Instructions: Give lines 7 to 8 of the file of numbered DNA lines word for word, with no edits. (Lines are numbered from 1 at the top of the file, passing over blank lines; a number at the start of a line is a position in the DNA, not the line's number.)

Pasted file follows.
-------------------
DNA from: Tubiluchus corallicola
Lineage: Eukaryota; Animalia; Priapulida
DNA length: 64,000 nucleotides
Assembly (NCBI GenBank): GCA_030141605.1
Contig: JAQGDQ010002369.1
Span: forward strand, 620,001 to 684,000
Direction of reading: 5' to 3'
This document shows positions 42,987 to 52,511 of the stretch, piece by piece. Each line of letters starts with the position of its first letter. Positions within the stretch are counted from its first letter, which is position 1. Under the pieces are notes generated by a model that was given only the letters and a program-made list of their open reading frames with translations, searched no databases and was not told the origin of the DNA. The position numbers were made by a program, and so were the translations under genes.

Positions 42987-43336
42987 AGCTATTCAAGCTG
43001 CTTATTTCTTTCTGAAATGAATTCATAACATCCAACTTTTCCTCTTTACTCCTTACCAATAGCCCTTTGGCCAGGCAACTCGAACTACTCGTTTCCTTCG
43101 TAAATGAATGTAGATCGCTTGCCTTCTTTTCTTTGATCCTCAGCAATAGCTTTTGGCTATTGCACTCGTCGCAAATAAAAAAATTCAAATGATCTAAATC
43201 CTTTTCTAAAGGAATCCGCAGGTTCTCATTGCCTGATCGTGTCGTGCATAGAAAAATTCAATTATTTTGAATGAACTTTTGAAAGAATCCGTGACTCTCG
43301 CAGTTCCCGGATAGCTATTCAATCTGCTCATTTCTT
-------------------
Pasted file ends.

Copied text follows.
Direction of reading: 5' to 3'
This document shows positions 42,987 to 52,511 of the stretch, piece by piece. Each line of letters starts with the position of its first letter. Positions within the stretch are counted from its first letter, which is position 1. Under the pieces are notes generated by a model that was given only the letters and a program-made list of their open reading frames with translations, searched no databases and was not told the origin of the DNA. The position numbers were made by a program, and so were the translations under genes.